You write "While we have expressed our concerns about the elections and the electoral environment, we recognize these elections are an important element of the Comprehensive Peace Agreement." Fair and unbiased elections would help the CPA - not fraud-ridden elections to keep a man accused of genocide and crimes against humanity in power. The “elections” that took place are NOT an important element of the CPA. I’m completely in favor of diplomacy as the first step in dealing with foreign governments but you must realize that this is not working. I know you have good intentions- put them finally into ACTION! We’ve stood idly by for far too long.

Martina K.
|
California, USA
May 2, 2010

Martina K. in California writes:

General Gration - Please see the Washington Post editorial of May 2 urging the Obama Administration not to legitimize al-Bashir unless he comes through on his post-election promises and to be "ready to respond" when he does not.

http://www.washingtonpost.com/wp-dyn/content/article/2010/05/01/AR201005...

Please make sure the U.S. is ready to respond.

Nell O.
|
Connecticut, USA
May 3, 2010

Nell O. in Connecticut writes:

Now that what human rights groups have been telling you for years has come to pass, do you feel inspired to listen to them and heed their advice? Is it oil that keeps this administration from standing up for the people of Darfur, indeed, for all of Sudan???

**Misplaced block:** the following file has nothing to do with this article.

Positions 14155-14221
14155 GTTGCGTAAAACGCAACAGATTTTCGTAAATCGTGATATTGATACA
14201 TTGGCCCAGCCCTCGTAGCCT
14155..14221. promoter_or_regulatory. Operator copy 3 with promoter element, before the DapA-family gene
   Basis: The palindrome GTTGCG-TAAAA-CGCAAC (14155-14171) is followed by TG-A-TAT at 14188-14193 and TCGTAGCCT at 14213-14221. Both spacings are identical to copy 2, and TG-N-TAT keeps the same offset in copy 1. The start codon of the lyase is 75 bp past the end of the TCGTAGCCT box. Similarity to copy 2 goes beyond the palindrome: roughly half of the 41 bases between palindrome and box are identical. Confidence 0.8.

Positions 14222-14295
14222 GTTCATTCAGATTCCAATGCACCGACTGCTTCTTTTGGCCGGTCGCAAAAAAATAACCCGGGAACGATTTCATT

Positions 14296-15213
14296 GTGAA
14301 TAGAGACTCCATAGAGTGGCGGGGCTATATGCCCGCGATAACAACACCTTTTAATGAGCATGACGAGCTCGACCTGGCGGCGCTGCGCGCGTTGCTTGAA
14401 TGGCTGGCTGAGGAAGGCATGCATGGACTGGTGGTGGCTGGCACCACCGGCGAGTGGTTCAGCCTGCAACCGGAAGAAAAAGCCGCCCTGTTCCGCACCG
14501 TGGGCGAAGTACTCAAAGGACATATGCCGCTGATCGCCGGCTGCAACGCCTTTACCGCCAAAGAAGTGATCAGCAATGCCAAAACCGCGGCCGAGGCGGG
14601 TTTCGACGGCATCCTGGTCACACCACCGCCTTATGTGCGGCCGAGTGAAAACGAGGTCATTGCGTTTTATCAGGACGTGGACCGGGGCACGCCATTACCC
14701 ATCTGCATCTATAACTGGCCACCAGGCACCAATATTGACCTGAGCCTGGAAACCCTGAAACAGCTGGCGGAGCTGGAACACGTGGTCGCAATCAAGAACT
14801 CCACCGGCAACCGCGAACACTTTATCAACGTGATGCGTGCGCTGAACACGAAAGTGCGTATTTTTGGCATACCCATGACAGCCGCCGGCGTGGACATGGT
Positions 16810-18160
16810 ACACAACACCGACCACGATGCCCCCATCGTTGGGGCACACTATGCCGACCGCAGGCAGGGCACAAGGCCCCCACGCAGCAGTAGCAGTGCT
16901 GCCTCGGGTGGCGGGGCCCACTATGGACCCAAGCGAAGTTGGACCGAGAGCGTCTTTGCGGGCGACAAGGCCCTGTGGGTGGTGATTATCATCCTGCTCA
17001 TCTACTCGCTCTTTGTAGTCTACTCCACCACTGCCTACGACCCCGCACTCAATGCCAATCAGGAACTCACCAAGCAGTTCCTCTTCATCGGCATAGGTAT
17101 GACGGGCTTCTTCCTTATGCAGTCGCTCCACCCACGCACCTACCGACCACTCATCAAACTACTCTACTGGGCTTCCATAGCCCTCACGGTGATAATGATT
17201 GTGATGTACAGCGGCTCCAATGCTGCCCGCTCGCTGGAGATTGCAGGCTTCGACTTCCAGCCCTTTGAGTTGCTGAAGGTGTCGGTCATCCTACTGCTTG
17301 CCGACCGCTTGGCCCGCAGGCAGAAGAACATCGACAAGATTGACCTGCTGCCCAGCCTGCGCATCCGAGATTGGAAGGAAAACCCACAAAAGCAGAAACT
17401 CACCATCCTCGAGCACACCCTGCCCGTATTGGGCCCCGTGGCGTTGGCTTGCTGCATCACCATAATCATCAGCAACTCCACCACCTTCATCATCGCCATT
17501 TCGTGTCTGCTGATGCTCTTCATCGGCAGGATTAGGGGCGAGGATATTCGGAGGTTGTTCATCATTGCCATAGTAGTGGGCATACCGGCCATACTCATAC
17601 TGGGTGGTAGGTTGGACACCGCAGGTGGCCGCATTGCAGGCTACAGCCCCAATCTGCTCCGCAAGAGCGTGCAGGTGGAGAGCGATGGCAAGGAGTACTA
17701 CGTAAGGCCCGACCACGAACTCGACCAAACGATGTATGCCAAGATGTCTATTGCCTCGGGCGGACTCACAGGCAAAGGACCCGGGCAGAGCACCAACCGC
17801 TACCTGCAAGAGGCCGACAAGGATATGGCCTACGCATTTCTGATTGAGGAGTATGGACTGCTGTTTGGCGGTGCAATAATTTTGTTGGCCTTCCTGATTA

palgye
|
South Korea
May 3, 2010

Palgye in South Korea writes:

@ For rain man at the gulf:

Thinks the large counter-attack of finance was started. Is the anxiety disappears but, who about isolation operation like that to use the method which does and, thinks that conducts an attack. He hangs and the frame phosphorus thinks that. But, must think now, hangs, the fact that will lose and with the fact that we will get to make break through, judges the front does unionizes the adherents and thinks that until election must maintain clean image. Is incorrect to not to be, rightly catches a frame phosphorus part thinks in the rich men who are caught alive in the longstanding practice the effort of the people who endeavors seemed funny. Thinks that must assist. The small kindling catches with the fire extinguisher and thinks that. fire machine is not a necessity, .typicalty where thinks that.

and
P.S
The leader of North Korea toward China is saw a news. When speaks shortly,
"Grand Bargain" necessity are think. Is actualized and is open to the public and is supported. Is busy is sorry. Also China does charge be, North Korea must overcome a criticism public opinion how about missile export for the Republic of Korea to do with subject of direct interchange?

Continuously will come frequently. Defined how about me. from dremer.